He has thorough knowledge about instructional illustrations. This leads to the short circuiting that he finds so difficult to get away from and that he spends a long time describing. Believing that it happened is difficult. Surely his observations are correct on a more general level, but in the specific situation, his explanations are insufficient.



Ill. 15.8 & 9: A visual concept designed to be the main illustration of one poster ends up being a single cheeky fox that provides commentary on each of the eight posters.


Foxes – rabies – and the cheeky fox
On the first rough draft you showed me, there was a title that read Death has a cause and then there were a bunch of animals that you said were foxes. Why didn’t this idea get used?

[Designer] – A part of that idea was used, but it was a by-product and not anything that was thought of from the start. The fox. When you write something that is controversial, you have to be very precise and factual. It is not possible to put your feelings and opinions directly into the text. The text of course contains opinions, but only indirectly. While doing the work, I felt there was a need for a breathing hole, a vent, a spot where it was possible to be cheeky.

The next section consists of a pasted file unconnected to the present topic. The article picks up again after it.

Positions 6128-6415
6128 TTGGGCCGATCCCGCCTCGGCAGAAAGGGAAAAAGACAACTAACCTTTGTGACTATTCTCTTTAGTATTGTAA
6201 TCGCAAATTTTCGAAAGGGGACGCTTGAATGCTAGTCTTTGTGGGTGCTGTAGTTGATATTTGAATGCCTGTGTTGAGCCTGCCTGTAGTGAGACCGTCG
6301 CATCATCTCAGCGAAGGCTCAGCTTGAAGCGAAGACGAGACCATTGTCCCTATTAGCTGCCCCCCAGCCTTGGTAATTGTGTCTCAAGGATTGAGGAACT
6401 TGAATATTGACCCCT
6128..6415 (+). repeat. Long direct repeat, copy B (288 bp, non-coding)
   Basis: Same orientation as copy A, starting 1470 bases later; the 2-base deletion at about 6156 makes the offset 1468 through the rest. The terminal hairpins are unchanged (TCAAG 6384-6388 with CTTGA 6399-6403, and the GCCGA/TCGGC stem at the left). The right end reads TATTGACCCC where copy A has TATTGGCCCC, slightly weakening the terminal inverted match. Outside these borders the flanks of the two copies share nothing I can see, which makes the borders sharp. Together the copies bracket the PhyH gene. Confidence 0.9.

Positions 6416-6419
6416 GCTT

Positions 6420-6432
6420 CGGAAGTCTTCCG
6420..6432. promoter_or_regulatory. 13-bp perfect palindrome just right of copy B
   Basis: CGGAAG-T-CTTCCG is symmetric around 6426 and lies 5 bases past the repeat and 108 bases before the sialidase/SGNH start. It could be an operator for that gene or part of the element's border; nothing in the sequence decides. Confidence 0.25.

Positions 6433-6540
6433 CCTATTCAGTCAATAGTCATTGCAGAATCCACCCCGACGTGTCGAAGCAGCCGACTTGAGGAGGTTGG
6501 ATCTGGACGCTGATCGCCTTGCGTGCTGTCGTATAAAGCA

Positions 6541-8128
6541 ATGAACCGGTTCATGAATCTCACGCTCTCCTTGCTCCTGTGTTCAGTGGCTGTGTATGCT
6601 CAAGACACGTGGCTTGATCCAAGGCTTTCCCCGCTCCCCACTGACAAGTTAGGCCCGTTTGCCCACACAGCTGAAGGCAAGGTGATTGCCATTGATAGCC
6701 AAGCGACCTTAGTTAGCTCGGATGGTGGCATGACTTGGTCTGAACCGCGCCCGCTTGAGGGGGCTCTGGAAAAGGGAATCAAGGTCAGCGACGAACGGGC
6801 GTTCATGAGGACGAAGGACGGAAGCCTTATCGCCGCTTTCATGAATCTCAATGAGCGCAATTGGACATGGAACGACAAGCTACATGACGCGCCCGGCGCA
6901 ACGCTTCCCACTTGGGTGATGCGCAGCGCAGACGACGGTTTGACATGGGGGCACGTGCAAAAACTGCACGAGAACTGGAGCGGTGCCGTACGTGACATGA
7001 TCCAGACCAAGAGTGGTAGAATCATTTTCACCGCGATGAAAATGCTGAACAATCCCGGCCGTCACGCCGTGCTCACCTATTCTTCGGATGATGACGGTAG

The only item that survived this poster was the fox. The little fox can whisper in your ear with comments that cannot be incorporated in the actual text. I ended up using a fox head with a speech bubble that contains thoughts a viewer might have. This is not a new idea either; it was surely inspired by the angles and devils in an annual satirical magazine called The Octopus and by the child who exclaims “But he has nothing on” in The Emperor’s New Clothes (Ill. 15.8 & 15.9).